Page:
I used these commands to first generate output that matches all contents of a VG:


# lvs -o vg_name,name,size --unit=m --noheadings | grep vgxen| awk '{print "lvcreate -n "$2" -L "$3" vg01"}
lvcreate -n lvol01 -L 1024.00m vg01
lvcreate -n xen01 -L 32768.00m vg01
lvcreate -n xen01swap -L 512.00m vg01
lvcreate -n xen02 -L 10000.00m vg01
lvcreate -n xen02swap -L 256.00m vg01
lvcreate -n xen03 -L 10240.00m vg01
lvcreate -n xen03swap -L 256.00m vg01

after running the commands from the first oneliner, I could then initate swaps and format the filesystems.

Note I used mkfs.ext3 since the original software had only created ext3 volumes.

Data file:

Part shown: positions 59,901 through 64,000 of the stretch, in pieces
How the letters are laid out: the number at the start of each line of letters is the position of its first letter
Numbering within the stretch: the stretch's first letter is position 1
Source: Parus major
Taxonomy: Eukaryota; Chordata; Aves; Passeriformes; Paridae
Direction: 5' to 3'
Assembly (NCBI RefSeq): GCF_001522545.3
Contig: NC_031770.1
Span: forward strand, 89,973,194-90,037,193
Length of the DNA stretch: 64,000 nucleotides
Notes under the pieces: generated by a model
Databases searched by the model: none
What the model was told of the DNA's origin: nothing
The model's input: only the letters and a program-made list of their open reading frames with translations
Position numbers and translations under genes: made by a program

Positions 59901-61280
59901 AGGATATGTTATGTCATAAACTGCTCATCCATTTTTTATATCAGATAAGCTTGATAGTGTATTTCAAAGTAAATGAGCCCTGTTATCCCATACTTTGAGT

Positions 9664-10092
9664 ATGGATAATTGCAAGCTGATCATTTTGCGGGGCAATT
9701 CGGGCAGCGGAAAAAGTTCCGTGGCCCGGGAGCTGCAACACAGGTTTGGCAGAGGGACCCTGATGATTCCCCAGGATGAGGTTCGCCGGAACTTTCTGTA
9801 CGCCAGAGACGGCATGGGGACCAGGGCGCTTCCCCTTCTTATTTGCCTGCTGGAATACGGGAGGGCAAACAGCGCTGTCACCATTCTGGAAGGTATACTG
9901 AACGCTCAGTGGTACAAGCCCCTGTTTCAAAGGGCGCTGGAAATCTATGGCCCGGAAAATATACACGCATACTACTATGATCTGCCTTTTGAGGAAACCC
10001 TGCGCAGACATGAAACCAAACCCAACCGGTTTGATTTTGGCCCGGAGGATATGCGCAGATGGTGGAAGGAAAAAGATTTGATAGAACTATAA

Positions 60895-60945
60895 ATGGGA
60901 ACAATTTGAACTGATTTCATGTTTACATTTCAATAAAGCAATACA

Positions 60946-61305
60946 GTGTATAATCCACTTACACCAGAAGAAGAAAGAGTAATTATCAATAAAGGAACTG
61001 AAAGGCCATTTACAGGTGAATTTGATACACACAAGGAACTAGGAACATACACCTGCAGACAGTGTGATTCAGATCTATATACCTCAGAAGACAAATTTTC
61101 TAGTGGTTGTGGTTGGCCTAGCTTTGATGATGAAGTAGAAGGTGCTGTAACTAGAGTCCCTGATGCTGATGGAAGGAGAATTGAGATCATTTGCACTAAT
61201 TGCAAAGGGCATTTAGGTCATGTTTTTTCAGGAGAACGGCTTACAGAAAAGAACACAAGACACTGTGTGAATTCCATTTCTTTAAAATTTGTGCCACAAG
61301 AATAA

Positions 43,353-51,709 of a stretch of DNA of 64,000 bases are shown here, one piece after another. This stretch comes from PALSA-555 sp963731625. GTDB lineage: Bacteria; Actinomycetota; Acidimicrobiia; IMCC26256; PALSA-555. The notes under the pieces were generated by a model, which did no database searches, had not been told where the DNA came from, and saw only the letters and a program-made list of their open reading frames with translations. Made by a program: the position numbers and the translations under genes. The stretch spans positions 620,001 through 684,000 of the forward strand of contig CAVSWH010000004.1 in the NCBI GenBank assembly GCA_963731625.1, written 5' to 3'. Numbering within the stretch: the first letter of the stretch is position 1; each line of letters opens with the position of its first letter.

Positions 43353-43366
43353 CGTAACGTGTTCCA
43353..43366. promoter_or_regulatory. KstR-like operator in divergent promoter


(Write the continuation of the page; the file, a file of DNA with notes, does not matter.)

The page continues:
for lv in /dev/vg01/*swap ; do mkswap $lv ; done
for lv in /dev/vg01/xen[0-9][0-9] ; do mkfs.ext3 $lv ; done


A script to detect if there's a plain FS in the VM file:

for vmcfg in /etc/xen/xen[0-9][0-9] ; do
   vm=$(basename $vmcfg)
   if ! [ -b /dev/vgxen/$vm ]; then
       echo "$vm has no block device"
   if grep -v -e hvm -e ^# $vmcfg | grep -e pvgrub -e pygrub -e kernel > /dev/nu
ll ; then
      echo $vm is a pv domU, checking for ext
      tune2fs -l /dev/vgxen/$vm > /dev/null
      if [ $? = 0 ]; then
          echo "$vm is on ext3 filesystem"
       echo $vm might be a HVM domU, should be moved with dd
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